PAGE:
I never thought I would write. I have always loved children and babies and I seem to have a natural connection to young children which they generally respond positively to. I adore making those connections and having fun with them.
Initially I always thought I would become a primary school teacher. I loved the idea of forming a bond and nurturing young children. I did realise quite quickly that the parts I loved were only a small percentage of what was actually involved in the job of a teacher. I was not really keen on teaching the same thing year in and year out or doing the mammoth amount of programming, planning and paperwork that comes with the territory.
So, perhaps I wanted to be a midwife? I knew I would be excellent at the nurturing, post-natal side of the role. Supporting women who have recently given birth, checking in on them and caring for their mental health. Unfortunately, I knew I was not interested in the business end of the job, conducting internal examinations and dealing with infant loss were things I just couldn’t cope with.
Next on the list of career possiblilities was to become a doula. Providing the support and guidance pre and post-natal without the pressure of being responsible for the medical side. When I researched courses however, I realised that while I love the idea of a doula and support the way they encourage calm birthing and intervention free deliveries. I couldn’t in all honesty say that I agreed with all philosophies. I think it is perfectly fine and in fact important to get drugs if you want them. I think having a Caesarean is a perfectly acceptable option and not one to be feared or opposed to. I think breastfeeding is incredible and wonderful and so damn convenient but if a woman doesn’t want to or, for whatever reason, cant, I again don’t think it is worth talking about.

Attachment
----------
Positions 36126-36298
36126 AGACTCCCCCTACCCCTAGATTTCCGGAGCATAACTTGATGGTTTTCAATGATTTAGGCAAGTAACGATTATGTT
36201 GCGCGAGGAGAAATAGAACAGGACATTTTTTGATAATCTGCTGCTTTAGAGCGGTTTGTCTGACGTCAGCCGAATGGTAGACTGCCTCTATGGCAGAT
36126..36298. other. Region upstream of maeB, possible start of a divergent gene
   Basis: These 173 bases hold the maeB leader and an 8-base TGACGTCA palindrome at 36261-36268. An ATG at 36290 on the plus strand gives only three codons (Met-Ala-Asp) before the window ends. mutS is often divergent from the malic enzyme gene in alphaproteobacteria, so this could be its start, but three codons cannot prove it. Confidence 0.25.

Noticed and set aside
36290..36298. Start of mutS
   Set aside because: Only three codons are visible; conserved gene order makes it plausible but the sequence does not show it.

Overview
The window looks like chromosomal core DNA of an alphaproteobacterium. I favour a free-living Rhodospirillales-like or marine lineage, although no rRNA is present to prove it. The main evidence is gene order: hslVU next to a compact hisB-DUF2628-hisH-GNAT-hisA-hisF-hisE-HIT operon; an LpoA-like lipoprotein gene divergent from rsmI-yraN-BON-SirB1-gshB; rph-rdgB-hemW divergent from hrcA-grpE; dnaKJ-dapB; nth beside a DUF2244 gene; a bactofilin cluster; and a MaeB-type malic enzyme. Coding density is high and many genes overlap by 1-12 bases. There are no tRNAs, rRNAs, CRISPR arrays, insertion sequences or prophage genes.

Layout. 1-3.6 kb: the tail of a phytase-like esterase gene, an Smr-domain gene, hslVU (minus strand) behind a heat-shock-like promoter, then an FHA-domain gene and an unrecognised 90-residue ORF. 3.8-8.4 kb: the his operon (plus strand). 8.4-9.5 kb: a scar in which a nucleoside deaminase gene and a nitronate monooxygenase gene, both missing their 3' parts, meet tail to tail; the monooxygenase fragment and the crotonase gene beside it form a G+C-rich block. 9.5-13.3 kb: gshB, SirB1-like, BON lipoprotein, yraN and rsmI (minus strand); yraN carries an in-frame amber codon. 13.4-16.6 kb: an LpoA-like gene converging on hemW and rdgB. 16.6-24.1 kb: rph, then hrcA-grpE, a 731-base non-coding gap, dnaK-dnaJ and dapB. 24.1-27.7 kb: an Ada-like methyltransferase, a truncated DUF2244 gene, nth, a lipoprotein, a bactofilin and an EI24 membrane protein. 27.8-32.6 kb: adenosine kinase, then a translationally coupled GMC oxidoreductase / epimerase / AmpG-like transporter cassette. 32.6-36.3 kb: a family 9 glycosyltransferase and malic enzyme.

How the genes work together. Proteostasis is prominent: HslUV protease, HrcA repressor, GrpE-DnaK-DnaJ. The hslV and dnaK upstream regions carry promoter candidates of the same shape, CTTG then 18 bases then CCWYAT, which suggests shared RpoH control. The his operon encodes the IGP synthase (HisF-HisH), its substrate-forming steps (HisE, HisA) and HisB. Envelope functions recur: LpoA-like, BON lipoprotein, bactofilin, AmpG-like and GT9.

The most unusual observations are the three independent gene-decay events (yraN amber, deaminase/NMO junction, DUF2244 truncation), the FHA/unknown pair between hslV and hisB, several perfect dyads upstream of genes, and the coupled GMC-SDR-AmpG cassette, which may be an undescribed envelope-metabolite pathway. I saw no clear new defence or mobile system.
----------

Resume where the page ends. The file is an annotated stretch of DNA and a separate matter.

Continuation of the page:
So, with Doula out of the picture, I moved on to training as a Newborn Care Specialist. This training isn’t provided in Australia so I trained with a company based in America and completed the course online. If I am honest, I already knew most of what was taught, having had two children of my own and worked for many years with babies and young children. It was alarming to see how many young women (there were no men in the course) really knew nothing upon entering the training. They would watch a few videos on how to wrap a baby, check for cleft palate, change a nappy and look out for early warning signs of post natal depression and then given a certificate and plunged into the world of newborn care.
What a lot of younger babysitters and nannies and unfortunately some agencies don’t realise is that when you are caring for a baby under 12 months, especially one under four months, you aren’t just caring for the child. You are taking care of the mother as well and that is a huge responsibility that should only be entrusted with someone with maturity, confidence and experience.
When I ran my business, Sweet Baby Daze, I had my share of tiny little clients. I supported weary and emotional mothers by taking over care for the baby for a while so she could rest, and I was happy doing that for a while. Then I came to realise that I had allowed myself to become a really, qualified and experienced babysitter. I was only getting calls from parents with older babies who didn’t quite trust an agency nanny who was young and perhaps not quite confident enough to take on a baby. I understood completely, I wouldn’t want to leave my baby like that either but it wasn’t what I had set out to do and after a lot of soul searching and wondering why I didn’t feel fulfilled, I realised that it was the mother I was passionate about. I wanted to support her. Care for her. Advocate for her.
That is where Mothering Me came in I suppose. I got tired of the extremes of an either glamourous, well put together mother and the frazzled mums of four. I was an average mum, two children because that is all I could manage. Trying to figure it all out and tackle each curve ball as it came while working and attempting to navigate married life with a mortgage and too many bills to count.
Its real, it’s not always pretty but through it all I am here and I hope that I can make other average mums feel better. Whether you have one kid or five of them. It’s bloody hard at times and we should all be boosting each other up.